The emergence of a new magnetic phase with a square lattice prior to the onset of superconductivity is revealed in some iron arsenide compounds, confirming theoretical predictions of the effects of doping on magnetic interactions between the iron atoms and their relationship to high temperature superconductivity.
Understanding the origin of different thermodynamic phases is important for the development of a unified theory for the elusive microscopic mechanism underlying high-temperature superconductivity; these observations provide key information useful for its development.
The discovery of unconventional superconductivity in iron-based materials in 2008 provided yet another platform for understanding the mechanisms that govern the high-temperature superconductivity first observed in copper oxides in 1986. In general, superconductivity can be induced in iron arsenides by replacing a fraction of certain elements with a different kind (chemical doping) to alter the number of mobile electrons in the materials. At room temperature, the iron atoms sit on a square lattice (see image, top right) with their magnetic moments oriented in a random fashion. Upon cooling, the material undergoes a structural transition forming a rectangular lattice. This transition, which is referred to as "nematic order," is accompanied by magnetic order (middle right).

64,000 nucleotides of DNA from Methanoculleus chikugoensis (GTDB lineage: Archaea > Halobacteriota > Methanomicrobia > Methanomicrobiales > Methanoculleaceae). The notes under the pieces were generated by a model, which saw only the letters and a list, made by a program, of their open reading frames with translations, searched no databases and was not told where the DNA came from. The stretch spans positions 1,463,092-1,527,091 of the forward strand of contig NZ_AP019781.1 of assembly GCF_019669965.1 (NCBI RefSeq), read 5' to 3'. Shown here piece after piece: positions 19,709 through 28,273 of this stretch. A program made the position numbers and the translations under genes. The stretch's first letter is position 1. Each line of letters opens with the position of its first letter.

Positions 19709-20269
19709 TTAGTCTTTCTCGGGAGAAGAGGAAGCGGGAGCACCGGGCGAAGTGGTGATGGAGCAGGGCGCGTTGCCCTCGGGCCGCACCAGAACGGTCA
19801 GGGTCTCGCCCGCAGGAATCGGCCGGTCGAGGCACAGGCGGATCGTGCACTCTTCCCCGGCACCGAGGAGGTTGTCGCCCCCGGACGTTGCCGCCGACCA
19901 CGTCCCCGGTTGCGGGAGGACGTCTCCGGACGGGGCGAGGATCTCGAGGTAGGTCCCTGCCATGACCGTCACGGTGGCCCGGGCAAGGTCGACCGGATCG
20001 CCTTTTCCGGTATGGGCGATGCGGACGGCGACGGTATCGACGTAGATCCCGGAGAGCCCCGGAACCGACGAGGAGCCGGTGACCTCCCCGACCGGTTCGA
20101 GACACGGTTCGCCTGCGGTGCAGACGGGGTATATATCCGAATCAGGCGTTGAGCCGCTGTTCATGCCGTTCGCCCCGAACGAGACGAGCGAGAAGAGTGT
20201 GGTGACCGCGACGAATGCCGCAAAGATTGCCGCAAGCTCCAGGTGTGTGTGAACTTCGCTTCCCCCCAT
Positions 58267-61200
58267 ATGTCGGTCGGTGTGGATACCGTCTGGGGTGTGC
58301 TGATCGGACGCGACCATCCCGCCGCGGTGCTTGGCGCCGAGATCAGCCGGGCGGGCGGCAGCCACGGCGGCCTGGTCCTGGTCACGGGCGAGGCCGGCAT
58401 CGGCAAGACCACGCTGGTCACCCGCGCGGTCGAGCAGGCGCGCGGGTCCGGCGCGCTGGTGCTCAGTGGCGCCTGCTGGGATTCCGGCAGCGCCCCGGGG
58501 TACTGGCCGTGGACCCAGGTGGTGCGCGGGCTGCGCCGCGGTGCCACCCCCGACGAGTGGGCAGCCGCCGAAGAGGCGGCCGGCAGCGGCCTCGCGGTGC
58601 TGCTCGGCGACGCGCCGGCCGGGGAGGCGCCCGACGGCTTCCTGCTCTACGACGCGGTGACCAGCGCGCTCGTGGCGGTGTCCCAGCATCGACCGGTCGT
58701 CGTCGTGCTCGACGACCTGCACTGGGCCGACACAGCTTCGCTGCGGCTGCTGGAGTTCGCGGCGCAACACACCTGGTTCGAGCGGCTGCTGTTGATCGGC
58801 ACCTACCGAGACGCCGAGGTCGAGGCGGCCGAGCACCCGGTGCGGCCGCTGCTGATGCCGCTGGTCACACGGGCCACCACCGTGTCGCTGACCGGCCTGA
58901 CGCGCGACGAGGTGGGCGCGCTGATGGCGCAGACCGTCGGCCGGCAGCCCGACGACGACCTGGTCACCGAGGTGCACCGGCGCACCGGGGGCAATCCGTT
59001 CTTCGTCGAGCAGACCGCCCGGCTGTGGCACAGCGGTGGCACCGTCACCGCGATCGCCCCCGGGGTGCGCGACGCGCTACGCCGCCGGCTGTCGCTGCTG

What drives nematic order is controversial, but understanding its origin is important to learn about the mechanisms for unconventional superconductivity, both for the iron-based compounds and the copper oxides. Until now, it was thought that nematic order persists as the material cools all the way to its superconducting state. However, the emergence of a new magnetic phase discovered in this neutron powder diffraction study shows that some materials return to a square lattice with ordered magnetic moments prior to the onset of superconductivity (bottom right). This is consistent with theoretical predictions that magnetic interactions drive the restoration of four-fold symmetry when they are weakened by chemical doping, close to the onset of superconductivity. There is a small doping range where magnetism and superconductivity coexist; this is where the new magnetic phase is seen by neutron diffraction. The observations thus provide strong evidence that magnetism drives both the nematic order and its eventual destruction prior to the emergence of superconductivity.
DOE Office of Science, Basic Energy Sciences. International contributions were provided with support from the United Kingdom and Germany.
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